YCDI Primary Program

Darul Ulum College of Victoria recognises the importance of developing well rounded individuals who are socially and emotionally competent. The College has incorporated a social and emotional learning program known as ‘You Can Do It’ (YCDI) as part of its curriculum to give students the opportunity to gain intra and interpersonal skills. This is consistent with the national Australian Curriculum that identifies personal and social capabilities as essential for 21st-century learners.

YCDI’s main purpose is to support communities, schools, and homes in a collective effort to optimise the social, emotional, and academic outcomes of all young people. Its unique contribution is in identifying the social and emotional capabilities that all young people need to acquire in order to be successful in school, experience wellbeing, and have positive relationships including making contributions to others and the community. The focus is on building positive student capacity. There are high expectations for achievement and behaviour; involving young people in decision-making and providing them with special responsibility, and most importantly, communicating and modeling of social and emotional capabilities by school staff and families at home, including values and resilience.

These are 5 YCDI keys that are the foundations of the YCDI program:

These capabilities are considered essential for students to experience social, emotional and academic success at school and beyond. The YCDI program gives students the opportunity to develop strategies and skills that support a positive sense of self and respectful relationships with others by educating them about the positive habits of mind.

Darul Ulum College incorporates a range of strategies in order to implement whole-school approach to social and emotional learning including:

  • timetabling the YCDI program for all Year F-6 and 7-10 classes once a week;
  • building teacher capacity to promote and explicitly teach students about social and emotional competencies;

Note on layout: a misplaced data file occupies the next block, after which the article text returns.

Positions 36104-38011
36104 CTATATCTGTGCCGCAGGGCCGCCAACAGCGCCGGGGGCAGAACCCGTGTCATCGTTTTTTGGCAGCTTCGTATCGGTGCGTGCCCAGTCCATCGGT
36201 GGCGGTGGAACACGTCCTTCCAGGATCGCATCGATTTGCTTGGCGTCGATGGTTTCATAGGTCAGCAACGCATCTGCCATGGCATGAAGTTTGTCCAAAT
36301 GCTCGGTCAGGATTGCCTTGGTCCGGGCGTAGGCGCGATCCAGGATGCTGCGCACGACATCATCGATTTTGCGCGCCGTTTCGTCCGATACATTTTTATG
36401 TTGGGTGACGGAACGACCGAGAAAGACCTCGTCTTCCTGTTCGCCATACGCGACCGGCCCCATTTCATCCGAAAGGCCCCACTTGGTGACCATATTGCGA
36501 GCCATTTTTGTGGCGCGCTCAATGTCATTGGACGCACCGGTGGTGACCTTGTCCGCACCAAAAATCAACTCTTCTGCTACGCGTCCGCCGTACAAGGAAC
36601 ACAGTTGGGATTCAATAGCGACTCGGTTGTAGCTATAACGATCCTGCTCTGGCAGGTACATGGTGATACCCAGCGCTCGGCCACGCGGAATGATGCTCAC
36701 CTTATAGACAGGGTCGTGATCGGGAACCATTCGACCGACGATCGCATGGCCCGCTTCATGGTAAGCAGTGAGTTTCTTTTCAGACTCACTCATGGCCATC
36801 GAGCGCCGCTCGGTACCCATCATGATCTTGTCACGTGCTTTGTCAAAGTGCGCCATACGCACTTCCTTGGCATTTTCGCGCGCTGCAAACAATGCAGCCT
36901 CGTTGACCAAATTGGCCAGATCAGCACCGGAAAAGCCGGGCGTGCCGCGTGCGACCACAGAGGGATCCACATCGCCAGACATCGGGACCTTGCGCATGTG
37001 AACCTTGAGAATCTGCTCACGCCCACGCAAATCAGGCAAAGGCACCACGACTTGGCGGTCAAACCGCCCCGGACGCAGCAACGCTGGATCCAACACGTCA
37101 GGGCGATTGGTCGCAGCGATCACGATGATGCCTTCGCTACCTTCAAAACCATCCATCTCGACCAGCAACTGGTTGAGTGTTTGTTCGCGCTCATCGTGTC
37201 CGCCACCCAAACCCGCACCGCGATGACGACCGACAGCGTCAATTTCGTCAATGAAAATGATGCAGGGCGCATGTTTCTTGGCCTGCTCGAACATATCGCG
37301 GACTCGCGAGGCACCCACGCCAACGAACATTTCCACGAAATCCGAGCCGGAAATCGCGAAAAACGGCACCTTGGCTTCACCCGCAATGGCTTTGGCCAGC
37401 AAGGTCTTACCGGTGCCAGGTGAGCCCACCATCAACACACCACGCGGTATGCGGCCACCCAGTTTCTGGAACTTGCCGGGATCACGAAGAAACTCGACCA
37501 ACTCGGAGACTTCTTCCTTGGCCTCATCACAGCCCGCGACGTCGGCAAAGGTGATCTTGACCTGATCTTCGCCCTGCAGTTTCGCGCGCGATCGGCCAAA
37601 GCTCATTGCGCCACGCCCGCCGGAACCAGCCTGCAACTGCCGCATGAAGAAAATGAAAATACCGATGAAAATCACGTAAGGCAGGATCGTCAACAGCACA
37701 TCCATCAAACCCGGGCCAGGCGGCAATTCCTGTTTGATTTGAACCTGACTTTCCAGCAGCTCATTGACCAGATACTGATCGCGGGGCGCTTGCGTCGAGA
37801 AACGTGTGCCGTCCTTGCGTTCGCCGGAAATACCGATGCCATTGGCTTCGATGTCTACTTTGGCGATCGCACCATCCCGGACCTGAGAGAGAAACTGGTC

• highlighting the connection of Islamic values and perspectives to the social and emotional competencies being taught;
  • integrating other subjects such as English, Tarbiyah, Art, Humanities and ICT into the themes of the YCDI program;
  • supporting national and Australian celebrations that complement YCDI values, such as Harmony Day, Teacher Day, Clean Up Australia Day, etc.;
  • conducting student presentation competitions on the themes of YCDI on a termly basis that align with Islamic values and practices;
  • giving students the opportunity to practice responses to realistic scenarios using role plays, speeches, story and literature so that students can discuss YCDI keys in depth – not only with their own class members but also with other students across other year levels;
  • using child friendly props with the younger students such as puppets, games, picture books, Big Books, school approved videos, etc.; and
  • incursions that focus on a variety of themes and skills, such as teamwork, building trust, anti-bullying, problem solving, how to be a good friend, empathy, respect, etc.

Through a variety of classroom resources, inviting guest speakers and other interactive and engaging learning activities such as cooperative games, problem solving and reflective activities; students are encouraged to identify and understand their emotions, consider the perspectives of others and make well-reasoned decisions.